“It is right now that all contractors should produce better estimates, and have closer control over projects and better monitoring of earned value and cash flows, for to rely on last year’s mind-set of a continual stream of work and bulging order books would be a dangerous folly” the essential information that determines the success or failure of a construction venture for the contractor. Why should contractors use this type of software?
Control is at the heart of profitability when it comes to construction, considering the number of variables, changes, people and equipment involved to undertake any construction project. Construction performance and progress cannot be monitored on financial
data alone, and engineering information is just as, if not more, critical. Engineering control includes generating and managing allowable and actual quantities of resource, wastages, man-hours of labour, production of equipment and time for construction activities. Historically, information has been late or nearly impossible to compare, as it comes from independent silos of information in the group. Estimators and accountants, after all, do not speak the same language. CCS products allow both to do their work in the language that is meaningful to them, and still produce the real-time reporting, comparing actual to allowable, that management needs. The critical touch points between Candy and BuildSmart allow accurate comparison of what is actually happening on a project to what was expected, all in real time. This is because BuildSmart’s architecture allows all cost information (payroll, plant, stock, yard stock, MRP, etc) to be entered once where the information is first produced (site, head office, yard, etc), and then to be managed through a single database for full integration and real-time analysis. Our extensive international exposure has allowed us to stay abreast of local and international trends and accommodate these within the software. Any user can request enhancements based on company or country specific requirements, and discuss details with the programming staff. Given the current economic climate in the GCC, especially in Saudi Arabia, it’s understandable if contractors look to ‘recessionproof’ their business. How can they go about doing this?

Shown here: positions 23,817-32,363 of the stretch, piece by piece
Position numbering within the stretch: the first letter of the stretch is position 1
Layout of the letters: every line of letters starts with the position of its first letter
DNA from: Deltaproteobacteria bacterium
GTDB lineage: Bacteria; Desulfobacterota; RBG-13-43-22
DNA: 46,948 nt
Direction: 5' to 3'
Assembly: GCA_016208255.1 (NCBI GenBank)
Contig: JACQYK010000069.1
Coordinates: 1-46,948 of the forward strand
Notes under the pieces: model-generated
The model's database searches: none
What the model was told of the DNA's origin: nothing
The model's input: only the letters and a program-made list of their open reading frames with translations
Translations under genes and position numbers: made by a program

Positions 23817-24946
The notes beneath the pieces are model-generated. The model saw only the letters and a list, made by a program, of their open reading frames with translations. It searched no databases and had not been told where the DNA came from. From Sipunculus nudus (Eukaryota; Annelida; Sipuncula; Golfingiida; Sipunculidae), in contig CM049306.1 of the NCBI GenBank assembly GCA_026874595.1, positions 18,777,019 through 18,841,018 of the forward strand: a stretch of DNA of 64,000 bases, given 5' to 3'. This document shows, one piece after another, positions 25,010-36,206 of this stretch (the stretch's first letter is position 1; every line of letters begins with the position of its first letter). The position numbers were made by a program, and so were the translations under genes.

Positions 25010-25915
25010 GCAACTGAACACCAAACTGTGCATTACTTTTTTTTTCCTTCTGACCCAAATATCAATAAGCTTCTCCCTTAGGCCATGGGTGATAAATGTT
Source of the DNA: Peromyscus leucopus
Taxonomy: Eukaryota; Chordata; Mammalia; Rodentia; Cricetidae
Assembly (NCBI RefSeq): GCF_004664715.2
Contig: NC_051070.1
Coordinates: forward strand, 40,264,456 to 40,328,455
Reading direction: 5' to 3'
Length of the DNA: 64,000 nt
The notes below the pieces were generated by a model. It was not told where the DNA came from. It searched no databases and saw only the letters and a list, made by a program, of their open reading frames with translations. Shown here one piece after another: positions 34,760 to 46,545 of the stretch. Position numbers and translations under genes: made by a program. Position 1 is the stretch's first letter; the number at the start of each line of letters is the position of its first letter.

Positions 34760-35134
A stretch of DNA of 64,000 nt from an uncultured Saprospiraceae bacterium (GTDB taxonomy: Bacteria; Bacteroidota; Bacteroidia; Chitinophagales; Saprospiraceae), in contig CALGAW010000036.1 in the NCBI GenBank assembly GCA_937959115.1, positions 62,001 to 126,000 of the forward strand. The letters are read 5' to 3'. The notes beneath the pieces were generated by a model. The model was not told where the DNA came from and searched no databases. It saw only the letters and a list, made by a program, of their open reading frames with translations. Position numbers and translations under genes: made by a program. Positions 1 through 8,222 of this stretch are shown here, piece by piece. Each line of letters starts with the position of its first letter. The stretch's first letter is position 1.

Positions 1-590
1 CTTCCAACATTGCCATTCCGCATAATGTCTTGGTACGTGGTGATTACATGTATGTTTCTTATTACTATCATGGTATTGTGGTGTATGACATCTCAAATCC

It is exactly at this time that
September 2016 37
Taking advantage of the slowdown The challenges presented by the construction slowdown actually work in CCS’ favour, as companies realise the benefits of proper control, speed and accuracy.